Some steps (among many) could include: Organic fertilizers in agriculture can take up more CO2 in the soil, cutting waste and inefficiency, stopping deforestation, development of alternate energy sources, economic and social reforms. Population control is essential. In short, a societal change towards a more sustainable, less resource-intensive society. Maybe it is true that there is not enough time for a “reinvention of the world's cultures”, but that is the direction we must head to solve this problem in the long term. Perhaps we have to adopt some of the band-aid solutions noted above, but that entails enormous risk and they should only be used as stopgap measures. Recent studies suggest that human cultures are subject to natural selection, just like genes. To survive the challenge,the world and the Global North needs to rein itself in and live within the limits imposed by Nature. The cultures that do this the best will be the writers of history in the future. Nature wins in the end every time. If it finds us lacking, we lose.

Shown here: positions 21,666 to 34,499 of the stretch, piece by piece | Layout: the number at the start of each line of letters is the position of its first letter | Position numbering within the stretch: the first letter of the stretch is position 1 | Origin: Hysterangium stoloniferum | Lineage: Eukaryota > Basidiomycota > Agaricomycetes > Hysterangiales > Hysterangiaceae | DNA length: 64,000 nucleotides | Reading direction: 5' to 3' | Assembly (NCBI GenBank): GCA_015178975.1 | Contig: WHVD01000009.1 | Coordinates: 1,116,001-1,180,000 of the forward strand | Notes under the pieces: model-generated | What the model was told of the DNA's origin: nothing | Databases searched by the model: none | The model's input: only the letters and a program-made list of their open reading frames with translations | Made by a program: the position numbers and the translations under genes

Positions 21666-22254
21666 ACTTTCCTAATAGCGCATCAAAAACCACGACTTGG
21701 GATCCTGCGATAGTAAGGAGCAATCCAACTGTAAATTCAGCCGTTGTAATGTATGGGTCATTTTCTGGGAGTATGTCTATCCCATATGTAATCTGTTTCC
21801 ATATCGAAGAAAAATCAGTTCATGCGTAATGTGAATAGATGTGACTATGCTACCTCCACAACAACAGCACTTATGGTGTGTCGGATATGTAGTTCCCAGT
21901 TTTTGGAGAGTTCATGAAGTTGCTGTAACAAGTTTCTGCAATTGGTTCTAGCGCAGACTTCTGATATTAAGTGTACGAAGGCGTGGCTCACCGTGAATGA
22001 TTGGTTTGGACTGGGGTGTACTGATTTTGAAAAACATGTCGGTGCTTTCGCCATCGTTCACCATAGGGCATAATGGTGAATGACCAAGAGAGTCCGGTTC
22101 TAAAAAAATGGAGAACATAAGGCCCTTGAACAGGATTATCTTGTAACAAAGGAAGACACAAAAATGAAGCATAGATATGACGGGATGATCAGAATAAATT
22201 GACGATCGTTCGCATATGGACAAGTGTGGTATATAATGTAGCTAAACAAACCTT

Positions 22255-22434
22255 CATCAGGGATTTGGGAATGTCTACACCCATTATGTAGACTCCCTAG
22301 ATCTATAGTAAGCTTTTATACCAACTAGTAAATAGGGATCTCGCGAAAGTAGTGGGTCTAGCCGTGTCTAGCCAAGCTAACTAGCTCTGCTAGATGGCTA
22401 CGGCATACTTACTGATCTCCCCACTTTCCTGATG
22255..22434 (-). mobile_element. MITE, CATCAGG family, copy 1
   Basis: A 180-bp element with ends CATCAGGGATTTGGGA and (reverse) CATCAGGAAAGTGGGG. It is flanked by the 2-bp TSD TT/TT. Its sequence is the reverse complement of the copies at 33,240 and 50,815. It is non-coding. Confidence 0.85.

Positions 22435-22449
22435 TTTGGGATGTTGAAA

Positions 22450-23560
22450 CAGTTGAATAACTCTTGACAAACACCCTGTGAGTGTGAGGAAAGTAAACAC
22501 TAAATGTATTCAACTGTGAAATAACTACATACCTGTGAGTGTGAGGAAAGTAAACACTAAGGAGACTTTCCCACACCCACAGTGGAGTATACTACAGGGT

There is reason to hope, though, as solutions are on the horizon. A path for long-term, permanent solutions exists with contemporary technology. But the problems we face are large, and most still do not understand the magnitude of the task at hand. Societal collapse requires adjustment, too. This can easily lead to despair. Prompt, but thoughtful action is needed to avoid this state.

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1 comment:

Carl said...

Hope. Implement a carbon tax and the market will cut carbon dioxide production. The technology already exists and more is in the pipeline.

I have made a case for why conservatives should back a carbon tax. If environmentalists would expend more effort in getting conservatives on board with such arguments vs. just peddling doom, we'd likely get faster progress.